Low Vision Evaluation
A low vision rehabilitative evaluation falls along the continuum of eye care.
It is a comprehensive eye examination (by an optometrist or ophthalmologist)
that is directed toward achieving a specific task like reading, television
viewing, etc. Unlike a general eye examination, it is not designed to make an
individual “just see more clearly,” or to purely determine eye health status.
Typically the patient is visually impaired and cannot accomplish a task (s) with
conventional eyeglasses, contact lenses, medication, or through surgical
intervention. As a result, this examination necessarily goes beyond a
conventional eye examination; the overarching goal is to help an individual
The initial low vision rehabilitation examination
can be viewed as three separate yet integral parts. These parts, not necessarily
in a specific order, are eye health evaluation (including investigating systemic
conditions that can influence eye health), determination of refractive status
(for regular eyeglasses), and prescription of non refractive sight enhancement
(magnification, environmental modifications, etc).
The eye health evaluation is necessary to 1) confirm the basis for the visual impairment and to determine whether or not that specific condition is active (requiring immediate or ongoing attention), and 2) to determine if there are other eye conditions that are influencing, or can influence, the outcome of vision rehabilitation. An example might be a cataract for which it may have been determined that removal is not likely to improve visual acuity; however, its removal could enhance contrast sensitivity and decrease glare, thereby improving the ultimate outcome of the vision rehabilitative process. Additionally, the eye health evaluation can also assess visual functions such as eye movements, peripheral vision, contrast sensitivity function, and color vision. It is, however, important to note that each eye health evaluation may be slightly different, depending on a number of factors.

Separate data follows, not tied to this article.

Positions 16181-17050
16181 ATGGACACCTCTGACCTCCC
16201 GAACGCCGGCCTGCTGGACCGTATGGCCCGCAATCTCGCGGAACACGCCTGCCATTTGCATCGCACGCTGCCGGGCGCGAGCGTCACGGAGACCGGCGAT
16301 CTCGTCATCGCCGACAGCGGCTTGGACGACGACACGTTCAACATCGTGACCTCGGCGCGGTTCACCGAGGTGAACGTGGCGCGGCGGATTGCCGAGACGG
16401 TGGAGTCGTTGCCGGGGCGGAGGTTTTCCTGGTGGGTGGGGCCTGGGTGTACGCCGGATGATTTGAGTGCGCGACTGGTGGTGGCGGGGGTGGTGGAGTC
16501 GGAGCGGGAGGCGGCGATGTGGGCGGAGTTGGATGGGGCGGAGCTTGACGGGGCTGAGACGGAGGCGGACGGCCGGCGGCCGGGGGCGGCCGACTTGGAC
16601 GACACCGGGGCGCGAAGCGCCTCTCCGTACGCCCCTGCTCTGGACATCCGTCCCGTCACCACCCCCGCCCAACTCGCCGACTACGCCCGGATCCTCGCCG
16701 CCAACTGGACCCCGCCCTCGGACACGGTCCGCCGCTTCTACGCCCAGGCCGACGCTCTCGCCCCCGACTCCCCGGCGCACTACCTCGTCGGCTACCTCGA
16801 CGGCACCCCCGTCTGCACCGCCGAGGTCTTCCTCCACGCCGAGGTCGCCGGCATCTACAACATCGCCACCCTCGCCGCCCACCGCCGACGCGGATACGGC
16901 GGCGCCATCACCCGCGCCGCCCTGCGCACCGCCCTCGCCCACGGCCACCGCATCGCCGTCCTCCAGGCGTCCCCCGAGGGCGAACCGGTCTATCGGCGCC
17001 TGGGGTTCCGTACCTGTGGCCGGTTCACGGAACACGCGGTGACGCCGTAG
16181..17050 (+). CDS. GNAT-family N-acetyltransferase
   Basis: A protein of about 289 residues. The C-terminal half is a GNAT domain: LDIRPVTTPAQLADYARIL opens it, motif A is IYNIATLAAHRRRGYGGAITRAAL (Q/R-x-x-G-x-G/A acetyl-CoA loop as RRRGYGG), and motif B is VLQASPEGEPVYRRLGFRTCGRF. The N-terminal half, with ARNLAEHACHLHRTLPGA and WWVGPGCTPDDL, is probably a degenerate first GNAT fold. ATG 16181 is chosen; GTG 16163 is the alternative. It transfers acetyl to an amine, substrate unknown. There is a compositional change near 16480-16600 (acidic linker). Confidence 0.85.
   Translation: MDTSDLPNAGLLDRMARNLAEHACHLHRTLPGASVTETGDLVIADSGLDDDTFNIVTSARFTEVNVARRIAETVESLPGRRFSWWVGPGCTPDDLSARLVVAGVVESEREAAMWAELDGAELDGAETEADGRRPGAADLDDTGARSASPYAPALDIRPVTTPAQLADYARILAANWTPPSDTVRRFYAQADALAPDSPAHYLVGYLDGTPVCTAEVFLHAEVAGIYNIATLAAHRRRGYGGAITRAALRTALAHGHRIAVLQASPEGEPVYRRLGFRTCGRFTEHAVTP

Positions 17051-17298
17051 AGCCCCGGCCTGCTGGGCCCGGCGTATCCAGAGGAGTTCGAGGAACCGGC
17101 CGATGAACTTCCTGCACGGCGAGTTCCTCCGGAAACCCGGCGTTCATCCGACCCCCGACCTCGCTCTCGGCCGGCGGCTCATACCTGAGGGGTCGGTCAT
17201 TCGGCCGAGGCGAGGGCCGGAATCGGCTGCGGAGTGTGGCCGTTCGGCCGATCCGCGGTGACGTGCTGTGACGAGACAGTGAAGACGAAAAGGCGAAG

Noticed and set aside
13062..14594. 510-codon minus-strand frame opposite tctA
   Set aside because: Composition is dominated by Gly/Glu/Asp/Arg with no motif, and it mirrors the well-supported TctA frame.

Determination of refractive status is necessary to establish how much of the decrease in vision is actually due to a refractive condition like nearsightedness, farsightedness, astigmatism, or the need for a bifocal. This procedure is typically done using a special frame in which to place lenses, and then using a retinoscope, an instrument that uses a special light to objectively determine the lens which might maximize visual acuity while the patient looks straight ahead or eccentrically (and being observed by the doctor), and then modifying the lenses based on patient response to get the best eye position for seeing most clearly.
The third component is to determine what type of optical, non optical, or electro optical enhancement is necessary to meet the goal (s) of the patient. This must be done using the refractive lens (where appropriate) as a platform, then determining magnification based on what can presently be seen vs. what the patient wants to see, enhancing contrast, minimizing distortion, and enhancing field awareness. These components can then be systematically evaluated for the maximum benefit of the best device (s) or technique necessary to achieve the stated goal (s) of the patient before being prescribed. Once the eye doctor has determined a treatment plan, vision rehabilitative training can help maximize the successful implementation of what has been recommended.
Paul B. Freeman, OD, FAAO,
FCOVD, Diplomate Low Vision
Kathleen F. Freeman, OD, FAAO, Diplomate Low Vision
As published in: Insights Into Low Vision (cclvi.org)